Of note, both brands are also involved in the military market at SHOT, though they brand themselves differently for those. It’s a different division of their company, if you will. And after my first OR trip (I’ve been to SHOT), now I really understand why. The military culture/environment/way is simply out of place at OR. The culture at OR seems transplanted from a west coast ski lodge where one day you’re on the slopes and the next you’re ice climbing some special something that requires new gear from the other mountain you ice climbed last year. And definitely you can’t wear the same jacket you wore skiing – no way, bro. You talk about the environmental impact of everything, sipping on something organic of course, even though there’s a stack of free print magazines the size of an acre of Brazilian rainforest just sitting there, at your disposal and definitely destined for a landfill, somewhere not right here.
Contradictions are always easy to point out, and don’t negate the good. The environmental movement has its heart in the right place and does a lot of good. I don’t want dirty rivers or smog in our cities that would remind me of some of the places I’ve been in the world where the black lung seems a certain fate. And the most right wing hunters and fishermen I know don’t want the game to disappear or the rivers to run with poisons in them. So the movement forces us to think about our choices, and that’s a good thing.
Anyway, let’s talk gear, sort of. In Special Forces, we had all the best shit, pardon my French. But it had to be versatile. Too specific and it couldn’t adapt with you. Adaptation being a great way to avoid extinction, after all. The military stuff has a military look, usually too much so — you know, camo and Velcro and straps and too many pockets everywhere. But between high end military gear and high end outdoor gear, the technology and the fabrics and the construction are basically the same.
It’s the brands and the aesthetics (how many logos and different colored stitch lines do you want everywhere all over you to look that out of place), that are different. In terms of quality, the brands being the ones to cut corners, or not, of course. And our goal at GORUCK is to build a bridge between the toughness and the functionality of military gear, cutting no corners, but making it more adoptable for city folks who want to transition to literally any environment. Or the converse. Hence GR1. Hence our initial apparel line. The outdoor industry has pushed everything forward, as has military demand, but at this point it seems we’re not on the verge of anything new new like if the zipper went away and there were a better way for all of us to close a jacket. Because of course, the zipper is the weakest part of any piece of gear or apparel. The revolution would be to reduce the features, to simplify everything to its essence. Less is more, more is lazy is our philosophy.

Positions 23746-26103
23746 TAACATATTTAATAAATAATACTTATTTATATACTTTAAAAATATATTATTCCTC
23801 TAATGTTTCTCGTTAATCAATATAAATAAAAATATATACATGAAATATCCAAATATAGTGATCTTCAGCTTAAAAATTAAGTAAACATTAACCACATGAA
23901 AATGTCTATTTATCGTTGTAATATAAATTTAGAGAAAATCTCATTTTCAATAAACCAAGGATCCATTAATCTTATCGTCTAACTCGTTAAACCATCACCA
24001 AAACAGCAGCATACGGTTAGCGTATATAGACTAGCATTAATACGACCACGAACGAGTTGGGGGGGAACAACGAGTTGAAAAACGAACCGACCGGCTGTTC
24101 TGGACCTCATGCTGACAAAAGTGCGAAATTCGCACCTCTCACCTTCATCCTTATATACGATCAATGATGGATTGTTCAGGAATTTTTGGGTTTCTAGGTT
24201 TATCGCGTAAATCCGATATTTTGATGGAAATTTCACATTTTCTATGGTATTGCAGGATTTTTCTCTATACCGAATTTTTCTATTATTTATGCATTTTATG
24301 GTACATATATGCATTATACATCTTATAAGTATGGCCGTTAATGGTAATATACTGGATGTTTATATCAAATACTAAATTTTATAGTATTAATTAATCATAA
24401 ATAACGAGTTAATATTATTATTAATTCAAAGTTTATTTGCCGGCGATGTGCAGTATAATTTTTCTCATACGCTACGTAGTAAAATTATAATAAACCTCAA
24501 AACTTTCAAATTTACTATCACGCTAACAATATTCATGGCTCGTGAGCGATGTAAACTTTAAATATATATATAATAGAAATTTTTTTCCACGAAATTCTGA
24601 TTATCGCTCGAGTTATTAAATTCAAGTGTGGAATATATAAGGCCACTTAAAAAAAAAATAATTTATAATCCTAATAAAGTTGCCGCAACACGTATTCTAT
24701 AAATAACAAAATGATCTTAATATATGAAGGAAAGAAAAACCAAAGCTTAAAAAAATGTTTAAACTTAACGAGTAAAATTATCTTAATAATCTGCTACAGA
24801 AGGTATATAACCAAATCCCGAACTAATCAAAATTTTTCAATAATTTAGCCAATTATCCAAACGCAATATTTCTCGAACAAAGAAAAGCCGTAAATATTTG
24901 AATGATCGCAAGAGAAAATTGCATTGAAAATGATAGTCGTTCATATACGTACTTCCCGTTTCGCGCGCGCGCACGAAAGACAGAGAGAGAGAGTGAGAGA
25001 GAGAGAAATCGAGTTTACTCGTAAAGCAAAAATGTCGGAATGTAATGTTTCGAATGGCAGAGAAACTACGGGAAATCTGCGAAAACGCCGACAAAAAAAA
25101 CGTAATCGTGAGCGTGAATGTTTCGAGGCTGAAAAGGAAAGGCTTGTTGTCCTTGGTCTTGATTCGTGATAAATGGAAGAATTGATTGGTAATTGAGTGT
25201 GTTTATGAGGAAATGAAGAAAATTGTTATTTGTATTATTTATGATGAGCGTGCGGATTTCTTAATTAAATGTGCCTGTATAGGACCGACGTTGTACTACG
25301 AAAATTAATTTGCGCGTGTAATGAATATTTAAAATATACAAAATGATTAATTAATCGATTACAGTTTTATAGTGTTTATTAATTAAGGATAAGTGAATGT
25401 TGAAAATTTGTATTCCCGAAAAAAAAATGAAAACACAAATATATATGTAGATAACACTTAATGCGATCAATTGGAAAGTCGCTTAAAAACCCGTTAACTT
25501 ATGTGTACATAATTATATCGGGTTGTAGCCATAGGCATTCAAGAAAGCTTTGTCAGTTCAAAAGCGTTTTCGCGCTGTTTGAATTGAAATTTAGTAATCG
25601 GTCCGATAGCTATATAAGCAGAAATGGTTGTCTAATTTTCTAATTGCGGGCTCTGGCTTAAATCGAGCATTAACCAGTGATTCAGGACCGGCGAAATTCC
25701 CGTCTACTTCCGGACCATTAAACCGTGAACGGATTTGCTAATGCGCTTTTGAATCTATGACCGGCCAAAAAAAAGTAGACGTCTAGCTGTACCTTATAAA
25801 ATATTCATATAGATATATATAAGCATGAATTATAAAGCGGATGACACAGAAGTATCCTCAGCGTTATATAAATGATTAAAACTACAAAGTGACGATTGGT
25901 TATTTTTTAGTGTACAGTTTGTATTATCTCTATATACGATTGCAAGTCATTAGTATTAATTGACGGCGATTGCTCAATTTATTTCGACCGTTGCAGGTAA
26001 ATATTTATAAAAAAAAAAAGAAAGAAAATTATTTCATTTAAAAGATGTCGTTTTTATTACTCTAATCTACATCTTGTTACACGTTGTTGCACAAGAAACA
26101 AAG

That leads to Rule #1 in Special Forces: Always Look Cool.
So, this year from us you can expect a few new pieces, in classic colors (think black, grey, navy, coyote) in our growing line. And you can expect us not to expand too much from tried and tested fabrics, that we like and that we wear every day at work, to ruck, at the bar. Tough apparel that works and that doesn’t come in lime green. Subtle if any exterior logo placement, and strong reminders internal to the piece, where it’s made. Think: USA and that means red, white and blue. And when we show up in Salt Lake again, the place we’re most comfortable is not the convention center, but all around town in the wee early hours when we’re still on East Coast time. Further testing the next round of stuff that’ll be out next season. Salt Lake and the surrounding areas are beautiful, and worth the trek. And all the days end up at the bar with everyone else, good people we like. And somehow, at OR, that’s kinda how it works.
Which is pretty cool.
Check out our Made in USA apparel line here.